Average LNG tanker speeds have raced to the highest since February 2015 and voyage length has shortened dramatically as sellers seek to capitalize on surging spot prices, a S&P Global Platts LNG market outlook report released Wednesday said.
Global LNG tanker speeds have risen to over 12 knots in December, above the average range of 11.3-11.6 knots recorded across April to September this year, data by PIRA Energy Group, a unit of Platts, shows.
This trend has been driven by midstream LNG traders arranging faster and shorter voyages for deliveries amid seasonally strong spot prices.
“With so much money on the line and wholesale pricing in Asia eclipsing $11/MMBtu, cargo owners are incentivized to churn their tankers as much as possible to cover increasing costs, but also the prospect of increased margins per cargo,” said PIRA analysts, including Ira Joseph and Madeline Jowdy, in the report.
The analysts estimated that tanker speeds from liquefaction to regasification terminal range between 19 knots and 21 knots, depending on how modern the vessel is.
Higher chartering rates have also led to a higher number of shorter haul deliveries. Platts assessed LNG carrier day rate in Asia Pacific at $85,000/day Wednesday, up from the year-low of $25,000/day in April.
The higher charter rates have boosted the cost of long-haul deliveries, with PIRA estimating that the cost of delivering a cargo from Sabine Pass to Beijing has risen by $1/MMBtu as a result.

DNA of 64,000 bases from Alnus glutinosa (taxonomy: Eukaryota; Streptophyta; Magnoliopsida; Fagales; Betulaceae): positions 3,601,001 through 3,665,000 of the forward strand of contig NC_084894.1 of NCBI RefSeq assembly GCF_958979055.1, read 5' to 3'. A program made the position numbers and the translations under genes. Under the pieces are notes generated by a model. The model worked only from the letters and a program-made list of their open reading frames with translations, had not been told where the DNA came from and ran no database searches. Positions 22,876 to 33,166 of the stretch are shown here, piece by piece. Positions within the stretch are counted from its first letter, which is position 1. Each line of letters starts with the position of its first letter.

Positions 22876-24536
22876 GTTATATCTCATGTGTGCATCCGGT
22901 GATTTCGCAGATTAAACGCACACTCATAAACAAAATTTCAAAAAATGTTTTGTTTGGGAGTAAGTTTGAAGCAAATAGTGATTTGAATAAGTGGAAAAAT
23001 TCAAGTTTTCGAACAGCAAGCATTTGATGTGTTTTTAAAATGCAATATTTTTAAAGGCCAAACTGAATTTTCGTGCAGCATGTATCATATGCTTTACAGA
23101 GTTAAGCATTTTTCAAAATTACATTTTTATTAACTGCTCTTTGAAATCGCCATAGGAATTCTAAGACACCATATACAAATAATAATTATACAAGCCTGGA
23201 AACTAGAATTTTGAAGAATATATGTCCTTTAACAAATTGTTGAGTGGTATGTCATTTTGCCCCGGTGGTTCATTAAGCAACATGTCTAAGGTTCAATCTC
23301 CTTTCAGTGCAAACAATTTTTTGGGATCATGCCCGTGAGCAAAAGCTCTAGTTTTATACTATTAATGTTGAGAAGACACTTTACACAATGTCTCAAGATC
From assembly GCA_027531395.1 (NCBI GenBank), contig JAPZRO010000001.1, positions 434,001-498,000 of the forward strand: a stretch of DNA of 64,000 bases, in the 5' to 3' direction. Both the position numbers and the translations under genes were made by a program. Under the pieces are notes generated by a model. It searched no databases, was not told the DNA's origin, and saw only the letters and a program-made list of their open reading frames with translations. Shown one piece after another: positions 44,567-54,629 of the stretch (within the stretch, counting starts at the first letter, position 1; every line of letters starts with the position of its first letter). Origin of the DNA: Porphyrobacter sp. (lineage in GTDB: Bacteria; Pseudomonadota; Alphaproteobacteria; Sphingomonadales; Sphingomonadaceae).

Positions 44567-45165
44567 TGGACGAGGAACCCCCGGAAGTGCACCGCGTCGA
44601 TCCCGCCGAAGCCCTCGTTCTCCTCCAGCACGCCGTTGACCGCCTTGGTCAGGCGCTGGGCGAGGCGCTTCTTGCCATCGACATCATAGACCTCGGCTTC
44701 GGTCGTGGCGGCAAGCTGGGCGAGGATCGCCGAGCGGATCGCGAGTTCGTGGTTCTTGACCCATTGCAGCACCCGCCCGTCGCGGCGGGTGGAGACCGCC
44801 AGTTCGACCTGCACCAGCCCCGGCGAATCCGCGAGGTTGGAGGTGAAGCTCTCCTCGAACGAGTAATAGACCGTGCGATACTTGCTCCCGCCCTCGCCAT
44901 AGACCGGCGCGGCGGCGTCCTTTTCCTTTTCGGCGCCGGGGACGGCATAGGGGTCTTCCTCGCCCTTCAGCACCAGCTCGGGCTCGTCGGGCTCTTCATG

“High market pricing can change not just tanker directions to capture arbitrage opportunities, but also in terms of getting fuel from point A to B,” PIRA said.
For example, the world’s largest LNG exporter Qatar has benefited from a strategic geographical location where it can flexibly deliver to countries in South Asia, the Middle East and the Mediterranean.
A third of Qatari cargoes in December are headed to India or Pakistan, which takes three or four days to deliver as opposed to China which takes on average over 17 days, according to PIRA.
“Qatar is likely receiving lower delivered prices to South Asia, but the shorter haul is offsetting the netback effect of capturing lower prices,” PIRA said.
This efficiency gain should serve Qatar well during peak winter demand season, but possibly meant losing market share to other exporting countries like Australia, into premium Asian markets, PIRA noted.
The Platts JKM for cargoes to be delivered in February was assessed at $11.20/MMBtu Wednesday, 95 cents/MMBtu higher than the DES West India assessment.
Source: PlattsPrevious Next